Public Attitudes to Data Sharing in Northern Ireland
Effective sharing and linking of medical and other social data is potentially a game-changer in advances in health and social wellbeing but public confidence is critical to a careful and judged advance in the use of these techniques. It also presents challenges in terms of respecting individual privacy.
These are principles upon which the entire Administrative Data Research Network (ADRN) is built, and therefore it’s critical that we as researchers engage the public in these discussions.
So just how confident are the public that data sharing for research is a good thing?
In 2015, the Administrative Data Research Centre Northern Ireland (ADRC-NI) teamed up with Action Research Knowledge (ARK) to investigate how the Northern Ireland public feels about data sharing for both research and care purposes. Through the 2015 Northern Ireland Life and Times (NILT) survey, our research team were able to measure a variety of attitudes and circumstances related to data sharing for research, with an emphasis on the use of health data.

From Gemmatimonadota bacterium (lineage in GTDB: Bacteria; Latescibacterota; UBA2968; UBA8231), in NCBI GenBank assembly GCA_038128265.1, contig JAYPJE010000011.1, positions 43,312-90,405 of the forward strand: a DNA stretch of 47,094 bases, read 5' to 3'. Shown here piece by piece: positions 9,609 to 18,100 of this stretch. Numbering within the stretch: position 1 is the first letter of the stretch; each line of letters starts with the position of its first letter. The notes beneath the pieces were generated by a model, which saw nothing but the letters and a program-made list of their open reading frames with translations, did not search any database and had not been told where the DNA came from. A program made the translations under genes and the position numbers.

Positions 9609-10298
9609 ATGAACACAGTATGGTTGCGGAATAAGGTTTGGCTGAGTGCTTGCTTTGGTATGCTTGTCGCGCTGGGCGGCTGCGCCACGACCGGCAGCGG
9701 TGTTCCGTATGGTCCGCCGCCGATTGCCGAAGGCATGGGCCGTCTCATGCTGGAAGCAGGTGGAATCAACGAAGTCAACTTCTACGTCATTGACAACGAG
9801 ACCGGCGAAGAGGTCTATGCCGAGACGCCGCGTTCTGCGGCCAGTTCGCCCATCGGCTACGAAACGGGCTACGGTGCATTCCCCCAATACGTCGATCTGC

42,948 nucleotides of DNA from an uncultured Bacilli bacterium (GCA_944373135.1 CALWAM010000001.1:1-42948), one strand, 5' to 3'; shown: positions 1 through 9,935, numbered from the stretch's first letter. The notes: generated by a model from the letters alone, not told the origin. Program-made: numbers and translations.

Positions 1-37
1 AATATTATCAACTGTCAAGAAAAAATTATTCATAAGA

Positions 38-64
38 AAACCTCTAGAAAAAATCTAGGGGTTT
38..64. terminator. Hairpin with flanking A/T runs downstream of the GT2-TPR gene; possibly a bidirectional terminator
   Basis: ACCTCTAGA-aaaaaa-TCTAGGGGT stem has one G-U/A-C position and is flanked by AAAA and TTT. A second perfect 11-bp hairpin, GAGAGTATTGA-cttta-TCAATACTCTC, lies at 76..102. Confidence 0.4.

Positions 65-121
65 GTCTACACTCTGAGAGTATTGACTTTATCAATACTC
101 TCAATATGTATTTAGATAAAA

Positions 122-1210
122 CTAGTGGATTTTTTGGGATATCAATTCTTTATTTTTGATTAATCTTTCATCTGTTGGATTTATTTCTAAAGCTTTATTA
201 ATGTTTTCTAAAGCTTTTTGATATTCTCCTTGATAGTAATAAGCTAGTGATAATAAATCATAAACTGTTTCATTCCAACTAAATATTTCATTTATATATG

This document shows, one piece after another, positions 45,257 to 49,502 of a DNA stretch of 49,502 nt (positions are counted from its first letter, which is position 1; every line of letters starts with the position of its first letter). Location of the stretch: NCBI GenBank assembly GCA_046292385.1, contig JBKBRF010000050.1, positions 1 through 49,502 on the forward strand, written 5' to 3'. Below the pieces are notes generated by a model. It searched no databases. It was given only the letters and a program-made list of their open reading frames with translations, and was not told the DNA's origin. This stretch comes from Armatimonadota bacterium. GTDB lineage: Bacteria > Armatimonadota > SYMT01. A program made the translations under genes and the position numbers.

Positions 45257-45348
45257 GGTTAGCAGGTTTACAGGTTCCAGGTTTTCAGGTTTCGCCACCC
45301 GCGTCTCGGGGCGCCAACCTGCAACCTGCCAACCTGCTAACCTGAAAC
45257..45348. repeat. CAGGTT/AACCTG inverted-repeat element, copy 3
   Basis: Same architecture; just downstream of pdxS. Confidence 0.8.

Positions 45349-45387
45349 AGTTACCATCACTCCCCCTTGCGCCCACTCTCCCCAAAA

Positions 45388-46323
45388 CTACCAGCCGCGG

The NILT survey runs every year, and contains different modules, or sets of questions, that aim to monitor the behaviour and attitudes of people living in Northern Ireland. The 2015 module on data sharing was comprised of questions mainly derived from the 2014 Ipsos Mori and ESRC report, ‘Dialogue on Data’.
We discovered that the basis of public confidence in data sharing rests on three pillars: trust in organisations, data protection measures, and the perception of public benefit.
High numbers of people trust the NHS in general (86%) and their GP surgery (91%) to keep information or data they have about people secure and use it appropriately, slightly smaller percentages are prepared to trust government departments (73%) and academic researchers (72%). Trust in charities came in at (51%), while even fewer were prepared to trust commercial and insurance companies with their data (41%).